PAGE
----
Natalia received her PhD in Economics from The Center for Economic Research and Graduate Education – Economics Institute (Prague, Czech Republic) in 2012. In her PhD thesis she explored specific bounds on consumer rationality and profit-maximizing strategies of firms in response to these bounds. During her PhD studies she spent a semester at New York University. She has been employed as a Junior Researcher at CERGE-EI (2008-2011), a Visiting Lecturer at Ural Federal University (2008-current), and an Assistant Professor at University of Vienna (2011-current). Her current research focuses on experimental asset markets. She has been awarded Graduate Teaching Fellowship from CERGE-EI multiple times for teaching such economic courses as Microeconomics, Applied Econometrics, Behavioral Economics and Experimental Economics at different levels.

Natalia Shestakova

Research Interests:

Natalia’s research interests can be broadly defined as applying experimental methods to answering economic questions. Her PhD thesis was inspired by empirical findings of DellaVigna & Malmendier (2006) and Lambrecht & Skiera (2006) among others. These studies show that consumers could have been better off had they chosen different gym memberships or internet tariffs, however they do not provide convincing explanations of why this happens. Unlike mentioned studies who used field data, Natalia designed a laboratory experiment to show that consumers make predictable choice errors when choosing from a menu of mobile phone tariffs. Motivated by this result, she built a theoretical model showing how a profit-maximizing firm can exploit the presence of boundedly rational consumers. This model had the spirit of those highlighted in Spiegler (2014).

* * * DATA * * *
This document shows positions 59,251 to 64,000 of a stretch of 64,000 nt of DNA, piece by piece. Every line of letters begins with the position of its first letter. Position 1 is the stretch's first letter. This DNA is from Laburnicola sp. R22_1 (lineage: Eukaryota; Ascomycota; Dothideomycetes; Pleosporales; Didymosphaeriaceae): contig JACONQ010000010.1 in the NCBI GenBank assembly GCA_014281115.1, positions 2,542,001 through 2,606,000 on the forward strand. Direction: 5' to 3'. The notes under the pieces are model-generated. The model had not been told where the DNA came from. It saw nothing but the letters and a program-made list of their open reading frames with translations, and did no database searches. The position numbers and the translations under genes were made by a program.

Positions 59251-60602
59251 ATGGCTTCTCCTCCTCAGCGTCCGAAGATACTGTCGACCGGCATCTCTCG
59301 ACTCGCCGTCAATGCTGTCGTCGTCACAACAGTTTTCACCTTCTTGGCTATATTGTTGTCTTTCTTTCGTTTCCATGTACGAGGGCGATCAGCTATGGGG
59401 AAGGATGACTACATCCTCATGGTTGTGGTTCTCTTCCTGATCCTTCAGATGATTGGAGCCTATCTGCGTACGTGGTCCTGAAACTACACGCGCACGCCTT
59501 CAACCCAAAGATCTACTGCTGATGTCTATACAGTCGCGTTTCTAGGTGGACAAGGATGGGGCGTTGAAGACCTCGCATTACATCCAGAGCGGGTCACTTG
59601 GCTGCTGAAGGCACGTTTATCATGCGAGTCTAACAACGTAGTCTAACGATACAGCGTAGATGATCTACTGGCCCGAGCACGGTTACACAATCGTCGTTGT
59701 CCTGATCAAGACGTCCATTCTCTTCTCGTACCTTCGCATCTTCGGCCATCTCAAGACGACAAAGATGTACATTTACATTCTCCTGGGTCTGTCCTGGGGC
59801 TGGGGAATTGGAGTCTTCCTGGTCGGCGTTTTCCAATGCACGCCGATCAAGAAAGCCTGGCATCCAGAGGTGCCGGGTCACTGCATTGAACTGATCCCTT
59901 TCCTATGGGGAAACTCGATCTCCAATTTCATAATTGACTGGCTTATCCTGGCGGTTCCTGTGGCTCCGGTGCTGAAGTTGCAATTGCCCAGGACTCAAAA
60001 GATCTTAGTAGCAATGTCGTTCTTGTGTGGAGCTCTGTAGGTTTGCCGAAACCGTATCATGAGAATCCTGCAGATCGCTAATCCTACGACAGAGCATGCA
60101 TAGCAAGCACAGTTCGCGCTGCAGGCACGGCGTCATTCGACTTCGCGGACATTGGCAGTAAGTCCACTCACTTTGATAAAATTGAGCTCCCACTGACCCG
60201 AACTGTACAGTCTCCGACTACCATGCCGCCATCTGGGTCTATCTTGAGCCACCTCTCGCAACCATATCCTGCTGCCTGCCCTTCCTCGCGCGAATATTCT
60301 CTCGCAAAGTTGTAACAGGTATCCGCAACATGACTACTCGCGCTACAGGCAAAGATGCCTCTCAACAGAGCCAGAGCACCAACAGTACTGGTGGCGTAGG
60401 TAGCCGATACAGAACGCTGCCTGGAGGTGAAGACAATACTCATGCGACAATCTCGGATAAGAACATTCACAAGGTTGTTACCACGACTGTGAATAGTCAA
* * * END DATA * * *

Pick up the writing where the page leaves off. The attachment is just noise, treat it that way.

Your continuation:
During her employment at the University of Vienna, she continued to use laboratory experiments as a research method, but shifted the focus from consumer choice to asset markets. She completed four projects in this area with her colleague Owen Powell. Two of the projects provided an overview of the literature: a survey of recent developments and a meta-study. The other two were original experiments, exploring the effect of traders’ previous success and the effect of market size on market efficiency.
In her future research, Natalia would like to work on multidisciplinary projects. One possible direction would be to develop policies aimed at helping people to shift towards healthier lifestyles and hence improving public health. This would be in the spirit of nudging (Thaler and Sunstein, 2008).

Key Terms:

  • Bounded rationality
  • Contract design
  • Financial bubbles
  • Economic experiments
  • Randomized controlled trials
  • Nudging
  • Nutriology
  • Public health
  • Applied econometrics
  • Economics of education